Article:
Breathing in the blowback.
That line comes from a song written by The Killers, I see myself in it. I did a hard thing, I was brave. What I am about to share is also brave.
Not only did I survive a childhood of terror and trauma, as a preteen I was assaulted by a man the summer after sixth grade. He took me to the woods and held a knife to my neck and told me to drop my pants.
Which, in the fear of the moment I had pooed. This made him disgusted and angry and instead of raping me he called me a bitch and punched me so hard in the face that my wafer-thin body slammed to the ground. I got up and I ran away from him, but the terror still lives deep in me.
Just as the words a neighborhood kid shared only days after I was attacked. Her mother said that I had deserved it, “I was just trash after all.”
My entire body trembles as I write this and my heart is pounding, still after all this time. Because only in the past 10 years have I started to process what happened in my childhood. I have tucked away 40 years of unprocessed pain and shame. So many moments are filled with a life of dissociating.
It’s only been in the past 10 years that I’ve started to heal little by little.
Then four years ago, on a beautiful fall day, I was walking my leashed golden retriever when we were attacked by a German shepherd. It was horrifying.
Being attacked was like living my traumas all over again, in stereo. It woke up all the things inside that I had put away, all the pain and all the shame suddenly came alive inside my head.
From the time our dog was a puppy, I would find such peace watching him run on the beach. Living in the moment was healing for me. Our sweet boy is gone almost three years now, but, after we were attacked, I couldn’t walk him anymore. I had such a hard time that even if my husband walked him that I couldn’t join in.
The attack put my hyper vigilance in overdrive—in every part of my life.
All the things I buried, all the things that people tell you are in the past, all the things that they say to get over, they all come back to life when we don’t heal.
We lost our dog to cancer a year after the attack. We haven’t looked for a new one because I want to be a whole, calm partner while loving and training a new puppy. Mostly because I don’t want to project my fear onto a new dog.
The picture here shows that I am healing. It shows that I am brave.
Yesterday I walked the beach where we use to take our dog. I saw the dog beach ahead of me, there must have 20 dogs: big ones and little ones—and of course, a German shepherd.
I was listening to an audiobook by Glennon Doyle, UNTAMED, on high volume, paying attention to her voice, staying with her while I walked past the dogs in the water, some rolling in the sand.
I stayed with my breath, I stayed in myself with myself. I had made it past them and as I held my head up and breathed in, I told myself you are brave and I was proud.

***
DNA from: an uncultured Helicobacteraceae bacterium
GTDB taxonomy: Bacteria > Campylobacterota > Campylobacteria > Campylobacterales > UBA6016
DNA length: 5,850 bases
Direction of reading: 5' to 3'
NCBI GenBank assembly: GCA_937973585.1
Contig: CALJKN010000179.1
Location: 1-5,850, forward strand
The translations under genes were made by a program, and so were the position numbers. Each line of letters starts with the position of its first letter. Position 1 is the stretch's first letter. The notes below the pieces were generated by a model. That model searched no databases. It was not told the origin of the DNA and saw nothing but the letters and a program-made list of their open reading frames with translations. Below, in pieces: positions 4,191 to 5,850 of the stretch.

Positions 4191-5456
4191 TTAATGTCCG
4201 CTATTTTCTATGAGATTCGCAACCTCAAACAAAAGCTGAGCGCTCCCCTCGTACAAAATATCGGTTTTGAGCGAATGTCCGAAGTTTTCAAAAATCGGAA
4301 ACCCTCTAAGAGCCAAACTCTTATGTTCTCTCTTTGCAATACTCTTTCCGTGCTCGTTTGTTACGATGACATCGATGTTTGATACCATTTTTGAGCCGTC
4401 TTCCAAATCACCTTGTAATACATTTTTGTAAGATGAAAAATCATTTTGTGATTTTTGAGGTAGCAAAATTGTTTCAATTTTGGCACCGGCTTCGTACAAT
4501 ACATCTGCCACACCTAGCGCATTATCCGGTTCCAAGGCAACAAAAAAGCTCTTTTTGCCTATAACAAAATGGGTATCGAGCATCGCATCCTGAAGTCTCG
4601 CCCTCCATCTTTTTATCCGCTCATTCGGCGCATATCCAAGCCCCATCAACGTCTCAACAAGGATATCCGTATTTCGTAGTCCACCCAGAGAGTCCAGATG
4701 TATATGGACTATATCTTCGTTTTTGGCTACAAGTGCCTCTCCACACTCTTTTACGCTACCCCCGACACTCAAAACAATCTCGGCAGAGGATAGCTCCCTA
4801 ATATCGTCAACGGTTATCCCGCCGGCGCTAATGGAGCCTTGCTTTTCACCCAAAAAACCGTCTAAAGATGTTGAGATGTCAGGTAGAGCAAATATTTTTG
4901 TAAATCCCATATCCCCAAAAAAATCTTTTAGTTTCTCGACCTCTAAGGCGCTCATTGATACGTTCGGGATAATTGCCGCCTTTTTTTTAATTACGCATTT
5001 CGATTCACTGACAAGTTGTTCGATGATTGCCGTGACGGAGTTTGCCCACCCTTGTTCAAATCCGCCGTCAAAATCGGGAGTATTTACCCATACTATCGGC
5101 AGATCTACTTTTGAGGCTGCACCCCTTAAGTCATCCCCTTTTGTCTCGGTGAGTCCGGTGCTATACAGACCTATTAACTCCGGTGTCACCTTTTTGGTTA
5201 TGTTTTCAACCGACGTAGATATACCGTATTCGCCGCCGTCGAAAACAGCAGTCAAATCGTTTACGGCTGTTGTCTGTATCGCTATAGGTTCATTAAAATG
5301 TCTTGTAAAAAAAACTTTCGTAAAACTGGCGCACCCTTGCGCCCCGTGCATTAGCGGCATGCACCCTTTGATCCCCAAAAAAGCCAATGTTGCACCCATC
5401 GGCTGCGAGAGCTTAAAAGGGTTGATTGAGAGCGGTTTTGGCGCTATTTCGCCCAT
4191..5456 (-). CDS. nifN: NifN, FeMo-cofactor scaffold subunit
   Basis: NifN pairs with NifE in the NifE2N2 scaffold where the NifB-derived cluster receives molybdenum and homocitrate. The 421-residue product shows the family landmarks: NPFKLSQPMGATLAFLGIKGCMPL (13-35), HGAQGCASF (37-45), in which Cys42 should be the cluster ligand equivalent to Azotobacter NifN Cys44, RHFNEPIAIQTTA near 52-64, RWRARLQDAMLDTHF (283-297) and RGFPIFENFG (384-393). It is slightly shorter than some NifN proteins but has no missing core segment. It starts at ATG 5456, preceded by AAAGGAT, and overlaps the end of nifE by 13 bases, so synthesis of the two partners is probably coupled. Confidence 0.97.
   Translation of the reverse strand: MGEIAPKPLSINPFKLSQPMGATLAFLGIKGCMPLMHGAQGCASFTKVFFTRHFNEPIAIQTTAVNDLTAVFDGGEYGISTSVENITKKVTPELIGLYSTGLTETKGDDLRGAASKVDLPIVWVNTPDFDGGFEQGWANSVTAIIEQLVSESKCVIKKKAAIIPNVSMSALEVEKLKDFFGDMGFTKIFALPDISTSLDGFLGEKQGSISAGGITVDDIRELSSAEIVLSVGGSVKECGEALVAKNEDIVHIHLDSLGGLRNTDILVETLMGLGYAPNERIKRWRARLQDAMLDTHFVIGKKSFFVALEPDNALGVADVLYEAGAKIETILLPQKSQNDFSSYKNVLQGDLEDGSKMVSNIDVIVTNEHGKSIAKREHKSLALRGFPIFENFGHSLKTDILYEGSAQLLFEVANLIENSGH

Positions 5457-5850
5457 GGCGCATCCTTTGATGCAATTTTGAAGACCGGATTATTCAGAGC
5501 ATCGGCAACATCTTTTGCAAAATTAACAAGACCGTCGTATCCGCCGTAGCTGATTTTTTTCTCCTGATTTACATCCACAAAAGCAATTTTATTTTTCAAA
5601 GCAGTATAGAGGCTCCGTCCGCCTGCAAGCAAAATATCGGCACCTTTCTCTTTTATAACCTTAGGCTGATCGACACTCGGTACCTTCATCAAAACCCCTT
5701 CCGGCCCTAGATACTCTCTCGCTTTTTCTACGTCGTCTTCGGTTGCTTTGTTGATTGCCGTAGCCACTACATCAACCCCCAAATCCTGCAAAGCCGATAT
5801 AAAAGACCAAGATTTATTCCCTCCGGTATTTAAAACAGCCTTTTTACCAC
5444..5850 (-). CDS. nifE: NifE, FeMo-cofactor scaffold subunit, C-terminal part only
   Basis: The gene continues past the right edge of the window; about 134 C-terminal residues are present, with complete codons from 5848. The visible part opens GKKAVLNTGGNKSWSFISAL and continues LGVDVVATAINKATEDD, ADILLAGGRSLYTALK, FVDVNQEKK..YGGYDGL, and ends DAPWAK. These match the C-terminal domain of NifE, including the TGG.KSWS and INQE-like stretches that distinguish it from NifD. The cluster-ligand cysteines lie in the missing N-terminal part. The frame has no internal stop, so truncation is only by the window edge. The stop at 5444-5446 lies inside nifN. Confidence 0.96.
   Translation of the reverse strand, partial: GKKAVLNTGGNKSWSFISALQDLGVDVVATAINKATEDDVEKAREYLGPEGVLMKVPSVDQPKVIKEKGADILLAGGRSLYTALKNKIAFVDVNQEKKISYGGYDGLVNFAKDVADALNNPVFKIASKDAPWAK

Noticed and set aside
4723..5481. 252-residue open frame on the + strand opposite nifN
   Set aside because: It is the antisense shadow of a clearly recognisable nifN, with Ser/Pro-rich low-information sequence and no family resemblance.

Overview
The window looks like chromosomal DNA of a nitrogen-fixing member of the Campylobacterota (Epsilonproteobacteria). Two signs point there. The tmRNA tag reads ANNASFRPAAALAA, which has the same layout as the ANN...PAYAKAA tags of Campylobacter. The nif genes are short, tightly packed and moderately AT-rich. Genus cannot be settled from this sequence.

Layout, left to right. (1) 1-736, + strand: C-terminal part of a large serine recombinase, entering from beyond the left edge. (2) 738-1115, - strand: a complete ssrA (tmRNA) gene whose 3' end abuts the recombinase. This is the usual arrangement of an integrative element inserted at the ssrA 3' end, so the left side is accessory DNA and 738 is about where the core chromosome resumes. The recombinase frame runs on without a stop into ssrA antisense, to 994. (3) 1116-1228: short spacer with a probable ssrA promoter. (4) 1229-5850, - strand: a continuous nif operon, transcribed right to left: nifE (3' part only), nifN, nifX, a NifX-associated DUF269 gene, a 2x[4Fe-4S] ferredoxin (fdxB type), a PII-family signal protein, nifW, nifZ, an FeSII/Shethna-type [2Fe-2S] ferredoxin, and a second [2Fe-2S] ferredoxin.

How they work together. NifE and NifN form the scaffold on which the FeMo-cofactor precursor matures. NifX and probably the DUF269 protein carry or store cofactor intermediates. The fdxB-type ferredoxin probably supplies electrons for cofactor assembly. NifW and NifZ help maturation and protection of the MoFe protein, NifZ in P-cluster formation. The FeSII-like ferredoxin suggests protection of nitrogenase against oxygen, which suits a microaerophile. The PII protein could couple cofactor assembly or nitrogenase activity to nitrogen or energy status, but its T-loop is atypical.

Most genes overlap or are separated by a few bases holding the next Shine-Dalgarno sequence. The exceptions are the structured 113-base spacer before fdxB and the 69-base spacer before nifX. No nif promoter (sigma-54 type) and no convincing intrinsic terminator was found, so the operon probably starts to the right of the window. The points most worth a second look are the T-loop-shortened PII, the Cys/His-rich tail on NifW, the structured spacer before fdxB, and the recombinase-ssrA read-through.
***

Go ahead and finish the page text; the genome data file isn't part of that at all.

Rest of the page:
Then, I felt someone behind me, it was this guy. This dog left his owner and the dog beach and he followed me, I stopped walking and he leaned in against me.
He started to walk back toward the dog beach, then stopped and looked back at me as if to say, “Do you see? You can do hard things, Dianna; you have been doing hard things your whole life. Keep going.”
I followed him back to his owner and the rest of the dogs. I asked to take a picture with him.
When I look at the picture now I am so proud.
I see myself.
I see my infant self.
I see my child self, my teenage self, my girl self, and woman self in this picture.
For the first time I do not see trash.
I see beautiful strong brave and loving Dianna.
I am so grateful to have found a good therapist.
I am so grateful to be able to share reiki, to share the light that is within me.
Sharing my light reminds my clients of their own light when things get dark.
I am a healer and I am healing.
I’m healing the fetus in my mother’s womb from the rage and beatings she endured.
I’m healing the infant who was thrown screaming into darkness with hands of wild anger.
I’m healing the toddler who learned to leave her body to be held safe in the light.
I am healing the child whose body lived in the center of chaos and war while her soul was soothed by God’s grace.
I am healing the kid whose hypervigilance could sense it coming so she could play dead.
I’m healing the girl, the teenager who split in two to save apart of herself she didn’t know.
I’m healing the mother who wishes she knew what she knows now.
I am healing the woman who used alcohol to escape when she felt misunderstood or threatened, only to feel more misunderstood.
I am healing this woman with the abundant light that has always been there.
I am a healer and I am healing.
Title inspiration from Glennon Doyle’s quote in UNTAMED:
“‘We can do hard things’ becomes my hourly life mantra. It is my affirmation that living life on life’s own absurd terms is hard. It isn’t hard because I’m weak or flawed or because I made a wrong turn somewhere, it is hard because life is just hard for humans and I am a human who is finally doing life right. ‘We can do hard things’ insists that I can, and should, stay in the hard because there is some kind of reward for staying. I don’t know what the reward is yet, but it feels true that there would be one, and I want to find out what it is. I am especially comforted by the We part. I don’t know who the We is; I just need to believe that there is a We somewhere, either helping me through my hard things or doing their own hard things while I do mine.”